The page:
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Canada (158,426)
Geography (140)
GGRB28H3 (32)
Chapter 8

Chapter 8

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University of Toronto Scarborough
Mark Hunter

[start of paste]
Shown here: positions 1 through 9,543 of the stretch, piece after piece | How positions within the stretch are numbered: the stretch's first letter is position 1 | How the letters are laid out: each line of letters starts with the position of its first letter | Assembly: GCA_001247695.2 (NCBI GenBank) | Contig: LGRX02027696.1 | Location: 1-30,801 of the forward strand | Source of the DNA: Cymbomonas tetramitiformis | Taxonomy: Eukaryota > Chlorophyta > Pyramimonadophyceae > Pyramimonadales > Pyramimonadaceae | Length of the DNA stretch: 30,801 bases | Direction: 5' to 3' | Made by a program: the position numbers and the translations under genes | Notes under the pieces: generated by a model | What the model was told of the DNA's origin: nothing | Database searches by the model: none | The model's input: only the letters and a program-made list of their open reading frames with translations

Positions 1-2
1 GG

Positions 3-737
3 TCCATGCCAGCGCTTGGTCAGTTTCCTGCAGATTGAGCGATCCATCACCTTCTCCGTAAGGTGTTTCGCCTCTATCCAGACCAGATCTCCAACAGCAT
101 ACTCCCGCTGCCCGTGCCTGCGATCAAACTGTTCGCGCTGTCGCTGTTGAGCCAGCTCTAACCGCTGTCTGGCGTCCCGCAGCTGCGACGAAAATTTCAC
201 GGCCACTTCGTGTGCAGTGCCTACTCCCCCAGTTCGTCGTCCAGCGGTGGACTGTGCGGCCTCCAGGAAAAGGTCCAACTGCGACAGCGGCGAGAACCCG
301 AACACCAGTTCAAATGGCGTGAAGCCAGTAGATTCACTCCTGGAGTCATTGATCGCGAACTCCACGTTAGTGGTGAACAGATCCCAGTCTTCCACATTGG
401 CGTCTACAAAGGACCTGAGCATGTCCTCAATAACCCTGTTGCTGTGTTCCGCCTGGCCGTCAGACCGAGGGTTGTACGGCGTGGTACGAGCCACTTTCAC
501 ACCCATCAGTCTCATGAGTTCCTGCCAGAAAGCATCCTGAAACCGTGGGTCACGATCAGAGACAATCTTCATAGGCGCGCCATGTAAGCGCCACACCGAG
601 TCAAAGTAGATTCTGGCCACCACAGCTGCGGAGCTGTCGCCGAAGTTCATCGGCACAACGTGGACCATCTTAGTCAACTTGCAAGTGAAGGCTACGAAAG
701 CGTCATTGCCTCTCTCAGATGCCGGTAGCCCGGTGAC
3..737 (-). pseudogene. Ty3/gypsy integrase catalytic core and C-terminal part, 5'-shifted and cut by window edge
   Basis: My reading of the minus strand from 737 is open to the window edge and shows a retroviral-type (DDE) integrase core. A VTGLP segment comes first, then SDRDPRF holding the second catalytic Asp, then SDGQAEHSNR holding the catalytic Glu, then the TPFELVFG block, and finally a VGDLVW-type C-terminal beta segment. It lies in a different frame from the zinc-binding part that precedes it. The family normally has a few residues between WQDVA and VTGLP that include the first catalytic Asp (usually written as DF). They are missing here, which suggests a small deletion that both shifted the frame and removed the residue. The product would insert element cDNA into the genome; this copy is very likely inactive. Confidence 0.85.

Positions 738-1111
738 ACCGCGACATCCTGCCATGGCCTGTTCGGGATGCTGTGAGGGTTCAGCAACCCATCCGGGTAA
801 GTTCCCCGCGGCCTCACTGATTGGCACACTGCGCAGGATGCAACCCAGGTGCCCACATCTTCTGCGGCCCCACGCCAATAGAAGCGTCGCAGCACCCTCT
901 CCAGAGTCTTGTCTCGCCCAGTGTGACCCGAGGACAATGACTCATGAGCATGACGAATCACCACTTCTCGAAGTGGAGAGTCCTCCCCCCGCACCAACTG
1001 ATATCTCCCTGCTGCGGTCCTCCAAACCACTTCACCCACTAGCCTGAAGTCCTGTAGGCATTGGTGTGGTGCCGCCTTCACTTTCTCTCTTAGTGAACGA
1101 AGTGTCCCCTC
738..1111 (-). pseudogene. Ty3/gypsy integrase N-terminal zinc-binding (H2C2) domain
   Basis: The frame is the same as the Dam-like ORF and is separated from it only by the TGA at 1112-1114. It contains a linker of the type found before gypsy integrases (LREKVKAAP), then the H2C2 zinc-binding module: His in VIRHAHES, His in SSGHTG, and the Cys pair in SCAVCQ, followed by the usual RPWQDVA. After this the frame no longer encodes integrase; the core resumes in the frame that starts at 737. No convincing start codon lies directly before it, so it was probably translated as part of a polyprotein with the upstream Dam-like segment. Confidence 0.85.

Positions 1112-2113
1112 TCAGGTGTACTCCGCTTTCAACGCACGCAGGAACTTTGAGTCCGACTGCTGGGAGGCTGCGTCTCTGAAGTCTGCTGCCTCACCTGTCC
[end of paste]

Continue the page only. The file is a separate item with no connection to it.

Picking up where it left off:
Optimism and Pessimism in Tuberculosis ControlChapter 8 Lessons from Rural Health y We know most things about it but TB still kills more people than any other pathogen far more than alcoholism AIDS malaria tropical diseases and Ebola combined and nobody seems to care Lee Reichman 1997 y Murray and Lopez show that tuberculosis alone among infectious pathologies will hold its unenviable place for the next thirty years with the exception of HIV disease all other infectious diseases are projected to drop in rank over the coming three decades y According to a baseline projection tuberculosis will be the fourth leading cause of death overall in developing countries by the year 2020 y Because effective therapy for tuberculosis has existed for decades it is necessary to explainand sometimes to explain awayour failure to treat it Such explanations are contested terrain and the literature contains striking divergences of opinion Although patient noncompliance generally heads the list of favored explanations the vast majority of tuberculosis deaths are registered in settings of great poverty with abysmal tuberculosis services In such venues noncompliance is often outweighed by massive numbers of dropouts from treatment the results in no small part of prohibitively high treatment costs Visitors to programs in such settings also report substandard care a failure to keep accurate records a neartotal lack of followup and high mortality One review noted that the proportion of patients with active disease who complete therapy under standard conditions ranges from as little as 2040 percent in developing countries And these are the patients who are brought to medical attention in 1991 the WHO estimated that only about half of all tuberculosis cases are ever diagnosed as such In short too few tuberculosis patients have access to care and those who do often do not receive appropriate care y Haiti the nation in the Western hemisphere most affected by tuberculosis offers a good deal of support for the more pessimistic assessment How Tuberculosis Risks are Structured Over Time y The experience of tuberculosis in rural Haiti is one strongly condition by historical contingencies and material constraintsy The slaves brought from Africa to Haiti carried with them the remnants of their cultural systems yellow fever yaws and malaria y Moreau de SaintMry noted in the late eighteenth century that the rainy season was particularly hard on the colonys poitrinaires a term still commonly used in reference to tuberculosis in rural Haiti y A later observer estimated that les tubercules were after dysentery the most common chronic illness y The major causes of childhood deaths are diarrhea pneumonia and tetanus tuberculosis is the leading cause of death among adults y In sanatoriums in urban Haiti during the mid1980s some 45 percent of all tuberculosis patients reportedly were coinfected with HIV In a more recent
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